Address translation occurs after routing. This implies that there was no need to modify the destination IP address of the packet as in pre-routing. Used with NAT of the source IP address using either one-to-one or many-to-one NAT. This is known as source NAT, or SNAT.
Network address translation for packets generated by the firewall. (Rarely used in SOHO environments)
Mangle TCP header modification
Modification of the TCP packet quality of service bits before routing occurs. (Rarely used in SOHO environments)


I will need to first define the traffic that I want and then create the rules.  The list below clearly defines the traffic required for communication:

  1. ICMP request\replies
  2. DNS queries for web sites

Now that i understand Ipchains a bit more it’s time to start building some tables, or chains…whatever.  Anyway I’ll begin by allowing the box to ping and recieve echo replies.  This will assist in troubelshooting connectivity at the network layer.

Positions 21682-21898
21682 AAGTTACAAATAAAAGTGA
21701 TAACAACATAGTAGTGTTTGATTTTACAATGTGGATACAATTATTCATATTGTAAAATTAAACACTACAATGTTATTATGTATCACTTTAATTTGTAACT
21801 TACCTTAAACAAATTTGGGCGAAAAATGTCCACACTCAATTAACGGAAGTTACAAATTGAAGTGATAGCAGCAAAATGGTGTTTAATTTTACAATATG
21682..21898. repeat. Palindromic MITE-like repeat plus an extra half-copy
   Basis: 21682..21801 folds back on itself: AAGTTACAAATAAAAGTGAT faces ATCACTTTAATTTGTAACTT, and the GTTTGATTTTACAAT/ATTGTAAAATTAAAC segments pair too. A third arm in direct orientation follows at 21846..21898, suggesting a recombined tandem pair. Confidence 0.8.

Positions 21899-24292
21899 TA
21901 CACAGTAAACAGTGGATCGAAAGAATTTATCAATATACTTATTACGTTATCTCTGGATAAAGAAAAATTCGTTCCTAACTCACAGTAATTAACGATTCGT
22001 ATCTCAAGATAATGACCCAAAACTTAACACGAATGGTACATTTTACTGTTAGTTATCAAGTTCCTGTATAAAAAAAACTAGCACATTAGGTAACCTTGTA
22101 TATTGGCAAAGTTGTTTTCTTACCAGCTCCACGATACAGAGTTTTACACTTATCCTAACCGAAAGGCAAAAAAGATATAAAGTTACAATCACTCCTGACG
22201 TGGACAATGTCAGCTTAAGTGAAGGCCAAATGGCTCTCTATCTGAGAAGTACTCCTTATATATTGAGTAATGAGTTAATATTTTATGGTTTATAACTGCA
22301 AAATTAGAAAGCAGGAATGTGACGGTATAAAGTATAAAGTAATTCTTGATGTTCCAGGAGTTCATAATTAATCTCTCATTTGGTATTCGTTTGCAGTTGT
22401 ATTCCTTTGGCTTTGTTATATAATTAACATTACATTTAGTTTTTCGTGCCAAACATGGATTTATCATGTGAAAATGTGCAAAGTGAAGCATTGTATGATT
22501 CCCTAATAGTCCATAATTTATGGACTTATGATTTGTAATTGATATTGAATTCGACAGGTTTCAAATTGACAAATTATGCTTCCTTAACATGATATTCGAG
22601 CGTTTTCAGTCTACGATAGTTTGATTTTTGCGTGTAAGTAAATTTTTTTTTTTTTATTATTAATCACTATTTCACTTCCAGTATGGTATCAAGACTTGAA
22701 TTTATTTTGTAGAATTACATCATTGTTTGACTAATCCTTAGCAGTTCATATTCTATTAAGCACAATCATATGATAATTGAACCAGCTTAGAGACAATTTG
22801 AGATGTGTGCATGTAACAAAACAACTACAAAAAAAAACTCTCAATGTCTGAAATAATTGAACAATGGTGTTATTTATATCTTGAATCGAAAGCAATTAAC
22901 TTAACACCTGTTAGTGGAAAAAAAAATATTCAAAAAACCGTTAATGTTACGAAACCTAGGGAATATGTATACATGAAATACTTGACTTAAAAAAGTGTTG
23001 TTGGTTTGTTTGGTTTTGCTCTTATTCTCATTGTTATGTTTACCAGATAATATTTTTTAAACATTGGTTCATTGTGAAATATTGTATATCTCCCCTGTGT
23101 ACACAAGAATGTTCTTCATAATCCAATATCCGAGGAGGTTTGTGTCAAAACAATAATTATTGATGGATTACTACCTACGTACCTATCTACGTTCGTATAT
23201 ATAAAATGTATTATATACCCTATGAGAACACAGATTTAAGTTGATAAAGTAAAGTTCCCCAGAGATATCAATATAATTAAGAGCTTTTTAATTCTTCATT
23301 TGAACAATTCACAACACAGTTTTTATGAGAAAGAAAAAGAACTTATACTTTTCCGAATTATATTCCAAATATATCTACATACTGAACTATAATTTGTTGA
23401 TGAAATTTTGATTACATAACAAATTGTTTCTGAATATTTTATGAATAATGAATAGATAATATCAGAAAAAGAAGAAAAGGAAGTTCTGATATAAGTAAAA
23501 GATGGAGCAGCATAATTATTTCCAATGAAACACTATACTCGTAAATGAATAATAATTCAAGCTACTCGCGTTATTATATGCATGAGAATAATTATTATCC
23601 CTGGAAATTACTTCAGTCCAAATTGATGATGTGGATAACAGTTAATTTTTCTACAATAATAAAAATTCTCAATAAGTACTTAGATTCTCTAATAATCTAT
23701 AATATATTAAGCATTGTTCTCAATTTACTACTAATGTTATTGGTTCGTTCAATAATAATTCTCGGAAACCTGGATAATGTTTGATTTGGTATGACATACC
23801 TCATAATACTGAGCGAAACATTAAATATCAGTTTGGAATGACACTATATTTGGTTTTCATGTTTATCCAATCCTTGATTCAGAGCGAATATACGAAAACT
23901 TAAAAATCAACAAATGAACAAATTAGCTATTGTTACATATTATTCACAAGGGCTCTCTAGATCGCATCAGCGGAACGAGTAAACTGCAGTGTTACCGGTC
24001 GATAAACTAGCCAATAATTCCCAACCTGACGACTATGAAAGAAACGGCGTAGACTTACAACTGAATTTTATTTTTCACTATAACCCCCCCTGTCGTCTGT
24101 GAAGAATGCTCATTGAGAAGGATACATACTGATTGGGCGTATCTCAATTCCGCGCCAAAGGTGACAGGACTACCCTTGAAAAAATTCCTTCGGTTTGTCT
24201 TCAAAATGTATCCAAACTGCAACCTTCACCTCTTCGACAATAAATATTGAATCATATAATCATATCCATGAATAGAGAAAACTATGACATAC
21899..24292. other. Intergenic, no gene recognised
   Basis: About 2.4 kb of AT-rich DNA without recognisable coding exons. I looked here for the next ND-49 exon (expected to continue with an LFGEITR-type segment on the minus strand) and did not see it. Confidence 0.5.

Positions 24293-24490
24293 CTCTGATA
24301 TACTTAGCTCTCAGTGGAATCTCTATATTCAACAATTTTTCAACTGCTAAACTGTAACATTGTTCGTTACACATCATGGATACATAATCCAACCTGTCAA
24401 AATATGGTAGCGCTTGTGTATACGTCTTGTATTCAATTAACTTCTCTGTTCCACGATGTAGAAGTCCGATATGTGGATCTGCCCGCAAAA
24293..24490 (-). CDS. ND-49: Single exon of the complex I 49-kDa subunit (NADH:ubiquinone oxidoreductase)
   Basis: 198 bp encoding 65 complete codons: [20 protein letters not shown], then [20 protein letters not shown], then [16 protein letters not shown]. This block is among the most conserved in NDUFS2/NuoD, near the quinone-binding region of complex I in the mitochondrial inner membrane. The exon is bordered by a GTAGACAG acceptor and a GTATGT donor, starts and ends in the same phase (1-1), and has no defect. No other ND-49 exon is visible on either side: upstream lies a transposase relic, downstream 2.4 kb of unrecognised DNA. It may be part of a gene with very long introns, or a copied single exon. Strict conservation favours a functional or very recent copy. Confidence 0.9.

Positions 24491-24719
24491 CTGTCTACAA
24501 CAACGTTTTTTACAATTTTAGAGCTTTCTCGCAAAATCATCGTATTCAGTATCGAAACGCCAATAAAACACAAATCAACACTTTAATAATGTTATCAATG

iptables -A OUTPUT -p icmp –icmp-type echo-request -j ACCEPT
iptables -A INPUT  -p icmp –icmp-type echo-reply   -j ACCEPT

The first line states were using the Output filter which filters packets orginating from the firewall.   The -p states that one of the following protocols is being: ICMP, TCP, UDP and ALL.  In this case ICMP is being referenced which is the protocol that is synonymous with ping.  –ICMP-TYPE ECHO-REPLY states the type of ICMP being used and -j jumps to the specified target chain when the patched matches the current rule.

If i decided to remain anonymous and deny all echo request sent to the box the following line would be used:

iptables -A INPUT -p icmp –icmp-type any -j DROP

What about something else like DNS queries for web sites.  A few new switches need to be used such as -O and -i, which states the Ouput\Input port of ETH0 is being used.  –DPORT 53 is for DNS and –SPORT is for a souce port between 1024 to 65535.  Once again the traffic is jumped -j to ACCEPT.

iptables -A OUTPUT -p udp -o eth0 –dport 53 –sport 1024:65535 -j ACCEPT
iptables -A INPUT -p udp -i eth0 –sport 53 –dport 1024:65535 -j ACCEPT

I just found another great site called with an how to with configuring a whole table.

I have decided to also review the questions I’ve downloaded from TestKingCert for this exam.  As I cover a topic any relevant questions will be posted.